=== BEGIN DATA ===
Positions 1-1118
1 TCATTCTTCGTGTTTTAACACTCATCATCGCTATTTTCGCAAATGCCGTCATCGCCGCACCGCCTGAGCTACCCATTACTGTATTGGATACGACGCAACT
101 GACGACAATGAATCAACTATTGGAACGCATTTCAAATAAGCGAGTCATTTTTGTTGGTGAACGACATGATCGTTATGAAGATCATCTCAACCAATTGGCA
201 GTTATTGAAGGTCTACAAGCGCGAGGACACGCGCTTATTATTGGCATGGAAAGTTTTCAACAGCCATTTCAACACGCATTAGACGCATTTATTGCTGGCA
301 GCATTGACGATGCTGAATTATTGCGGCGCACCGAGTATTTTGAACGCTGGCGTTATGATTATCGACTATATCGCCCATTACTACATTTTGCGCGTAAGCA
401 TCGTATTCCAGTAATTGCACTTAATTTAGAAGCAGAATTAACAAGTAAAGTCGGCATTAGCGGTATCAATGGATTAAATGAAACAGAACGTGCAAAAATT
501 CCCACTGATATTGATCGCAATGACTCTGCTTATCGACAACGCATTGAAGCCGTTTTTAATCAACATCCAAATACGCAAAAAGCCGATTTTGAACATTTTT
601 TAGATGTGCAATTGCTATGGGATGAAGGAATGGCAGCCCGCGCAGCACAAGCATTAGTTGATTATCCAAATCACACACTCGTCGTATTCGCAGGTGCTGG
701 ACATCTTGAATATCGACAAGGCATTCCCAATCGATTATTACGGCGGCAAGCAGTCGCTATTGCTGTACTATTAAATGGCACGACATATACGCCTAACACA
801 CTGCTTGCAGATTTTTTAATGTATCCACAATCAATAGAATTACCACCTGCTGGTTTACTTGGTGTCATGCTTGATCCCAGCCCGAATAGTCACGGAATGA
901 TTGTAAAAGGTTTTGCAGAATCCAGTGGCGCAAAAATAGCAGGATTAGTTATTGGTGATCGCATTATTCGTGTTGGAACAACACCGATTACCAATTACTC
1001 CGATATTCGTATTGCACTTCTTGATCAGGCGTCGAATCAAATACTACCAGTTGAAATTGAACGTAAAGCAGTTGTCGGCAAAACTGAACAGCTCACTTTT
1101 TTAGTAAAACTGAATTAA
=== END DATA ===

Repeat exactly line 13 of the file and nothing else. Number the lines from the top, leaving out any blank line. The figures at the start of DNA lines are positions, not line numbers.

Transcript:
1101 TTAGTAAAACTGAATTAA